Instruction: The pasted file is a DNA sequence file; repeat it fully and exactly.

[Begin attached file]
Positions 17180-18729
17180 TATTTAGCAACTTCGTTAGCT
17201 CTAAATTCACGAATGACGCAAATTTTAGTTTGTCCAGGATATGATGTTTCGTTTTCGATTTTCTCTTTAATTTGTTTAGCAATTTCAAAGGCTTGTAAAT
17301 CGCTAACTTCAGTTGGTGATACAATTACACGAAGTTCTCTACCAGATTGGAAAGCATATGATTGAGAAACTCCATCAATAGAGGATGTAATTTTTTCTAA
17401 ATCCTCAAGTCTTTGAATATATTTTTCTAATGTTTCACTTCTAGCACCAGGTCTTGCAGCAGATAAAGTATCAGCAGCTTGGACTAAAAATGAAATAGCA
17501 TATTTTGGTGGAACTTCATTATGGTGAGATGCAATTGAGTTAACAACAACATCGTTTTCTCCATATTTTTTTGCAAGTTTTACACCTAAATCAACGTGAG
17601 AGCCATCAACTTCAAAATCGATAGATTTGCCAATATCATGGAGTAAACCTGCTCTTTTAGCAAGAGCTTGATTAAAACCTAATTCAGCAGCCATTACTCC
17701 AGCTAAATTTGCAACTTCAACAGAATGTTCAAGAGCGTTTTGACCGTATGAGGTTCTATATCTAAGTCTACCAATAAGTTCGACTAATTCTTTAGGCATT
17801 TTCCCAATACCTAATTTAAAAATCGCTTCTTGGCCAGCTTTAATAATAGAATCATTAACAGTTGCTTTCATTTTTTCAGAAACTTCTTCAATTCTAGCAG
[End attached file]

Positions 17180-18729
17180 TATTTAGCAACTTCGTTAGCT
17201 CTAAATTCACGAATGACGCAAATTTTAGTTTGTCCAGGATATGATGTTTCGTTTTCGATTTTCTCTTTAATTTGTTTAGCAATTTCAAAGGCTTGTAAAT
17301 CGCTAACTTCAGTTGGTGATACAATTACACGAAGTTCTCTACCAGATTGGAAAGCATATGATTGAGAAACTCCATCAATAGAGGATGTAATTTTTTCTAA
17401 ATCCTCAAGTCTTTGAATATATTTTTCTAATGTTTCACTTCTAGCACCAGGTCTTGCAGCAGATAAAGTATCAGCAGCTTGGACTAAAAATGAAATAGCA
17501 TATTTTGGTGGAACTTCATTATGGTGAGATGCAATTGAGTTAACAACAACATCGTTTTCTCCATATTTTTTTGCAAGTTTTACACCTAAATCAACGTGAG
17601 AGCCATCAACTTCAAAATCGATAGATTTGCCAATATCATGGAGTAAACCTGCTCTTTTAGCAAGAGCTTGATTAAAACCTAATTCAGCAGCCATTACTCC
17701 AGCTAAATTTGCAACTTCAACAGAATGTTCAAGAGCGTTTTGACCGTATGAGGTTCTATATCTAAGTCTACCAATAAGTTCGACTAATTCTTTAGGCATT
17801 TTCCCAATACCTAATTTAAAAATCGCTTCTTGGCCAGCTTTAATAATAGAATCATTAACAGTTGCTTTCATTTTTTCAGAAACTTCTTCAATTCTAGCAG